SINGAPORE (Reuters) - Middle East OPEC producers are concerned weak demand and excess supply in the first quarter of 2018 may undermine an oil price rally that has pushed Brent crude about 30 percent higher since June, OPEC and industry sources said.
Supply cuts since Jan. 1 by the Organization of the Petroleum Exporting Countries, Russia and other producers helped lift prices, while Hurricane Harvey added to gains when it knocked out nearly a quarter of U.S. refining capacity.
Benchmark Brent rose above $59 a barrel this week, its highest level in more than two years and nearing the $60 mark. Gulf oil sources have said OPEC’s largest producer Saudi Arabia would like to achieve that level this year. Brent is now trading around $58.
“I don’t think it is sustainable,” said one senior Gulf oil industry source, citing possible excess supply from U.S. shale oil producers in the first few months of 2018 on the back of higher prices now.
OPEC and others have cut production by about 1.8 million barrels per day (bpd), but U.S. shale producers have been filling the gap, with their output set to rise for a 10th month in a row in October.
Climbing global demand for crude have also helped prop up prices, as have tensions OPEC member Iraq, where authorities in its semi-autonomous Kurdish region held an independence referendum despite opposition from Baghdad and Western powers.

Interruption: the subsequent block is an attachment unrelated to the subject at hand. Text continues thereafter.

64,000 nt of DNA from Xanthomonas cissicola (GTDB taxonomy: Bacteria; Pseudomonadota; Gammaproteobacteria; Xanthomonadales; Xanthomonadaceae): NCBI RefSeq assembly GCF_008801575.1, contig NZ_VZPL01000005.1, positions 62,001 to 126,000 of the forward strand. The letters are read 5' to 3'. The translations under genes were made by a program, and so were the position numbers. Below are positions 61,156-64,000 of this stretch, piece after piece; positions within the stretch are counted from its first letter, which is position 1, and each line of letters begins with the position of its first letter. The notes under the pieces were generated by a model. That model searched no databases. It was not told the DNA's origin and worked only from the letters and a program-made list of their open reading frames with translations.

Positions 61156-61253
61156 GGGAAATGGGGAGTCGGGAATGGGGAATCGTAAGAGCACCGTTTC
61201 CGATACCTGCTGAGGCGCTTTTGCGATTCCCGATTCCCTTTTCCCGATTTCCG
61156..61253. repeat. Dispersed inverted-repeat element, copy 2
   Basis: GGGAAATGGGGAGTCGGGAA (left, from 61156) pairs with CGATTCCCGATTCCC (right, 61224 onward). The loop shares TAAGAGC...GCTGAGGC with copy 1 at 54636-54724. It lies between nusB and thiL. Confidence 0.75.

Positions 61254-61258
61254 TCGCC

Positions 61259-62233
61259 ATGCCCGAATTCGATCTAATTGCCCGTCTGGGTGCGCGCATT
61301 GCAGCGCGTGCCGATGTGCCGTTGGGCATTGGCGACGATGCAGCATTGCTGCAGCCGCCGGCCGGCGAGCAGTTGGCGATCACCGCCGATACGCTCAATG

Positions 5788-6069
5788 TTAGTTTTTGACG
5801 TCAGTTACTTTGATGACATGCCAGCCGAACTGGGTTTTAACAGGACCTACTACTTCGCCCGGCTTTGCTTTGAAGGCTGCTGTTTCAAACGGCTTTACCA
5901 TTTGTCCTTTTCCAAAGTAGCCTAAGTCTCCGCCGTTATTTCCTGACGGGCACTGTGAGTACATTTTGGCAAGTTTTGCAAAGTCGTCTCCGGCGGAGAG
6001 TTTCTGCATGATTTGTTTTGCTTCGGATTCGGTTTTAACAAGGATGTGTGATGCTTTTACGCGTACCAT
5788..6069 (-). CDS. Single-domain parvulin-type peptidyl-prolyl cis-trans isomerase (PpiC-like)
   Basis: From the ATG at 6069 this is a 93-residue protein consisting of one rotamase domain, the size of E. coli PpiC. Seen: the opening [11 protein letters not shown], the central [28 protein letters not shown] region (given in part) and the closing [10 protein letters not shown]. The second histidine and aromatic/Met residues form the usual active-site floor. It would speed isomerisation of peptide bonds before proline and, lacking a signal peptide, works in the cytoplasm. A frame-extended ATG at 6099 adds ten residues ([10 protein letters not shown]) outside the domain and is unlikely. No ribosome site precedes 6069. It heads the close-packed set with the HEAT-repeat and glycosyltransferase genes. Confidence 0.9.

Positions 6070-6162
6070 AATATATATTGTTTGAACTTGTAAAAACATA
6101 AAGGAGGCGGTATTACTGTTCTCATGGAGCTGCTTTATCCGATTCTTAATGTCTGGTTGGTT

A second industry source from a main Middle East producer said the price rally “might be short lived.”
“I think a range of $50-$55 a barrel is good, you don’t want to see prices rising to $60 or higher because then it will bring in more shale,” the source said.
One OPEC source said: “The thing that worries me most is how demand will react in fourth quarter and early first quarter of next year. It may go down significantly.”
OPEC-led supply cuts are due to run to the end of March, but OPEC and industry sources familiar with the matter said they expected cuts to be extended beyond that deadline.
“The cuts will be extended, but it is a matter of when to announce it. Will it be in November? Or better to wait a bit longer and announce it in January?” said a third industry source from a Middle East producer.
“The market is tightening, it moved to backwardation now, so you can see the effect of the cuts,” the source said.
Backwardation is a market condition in which it is more attractive to sell oil immediately than store it, indicating tighter supplies.
Reporting by Rania El Gamal; Editing by Edmund Blair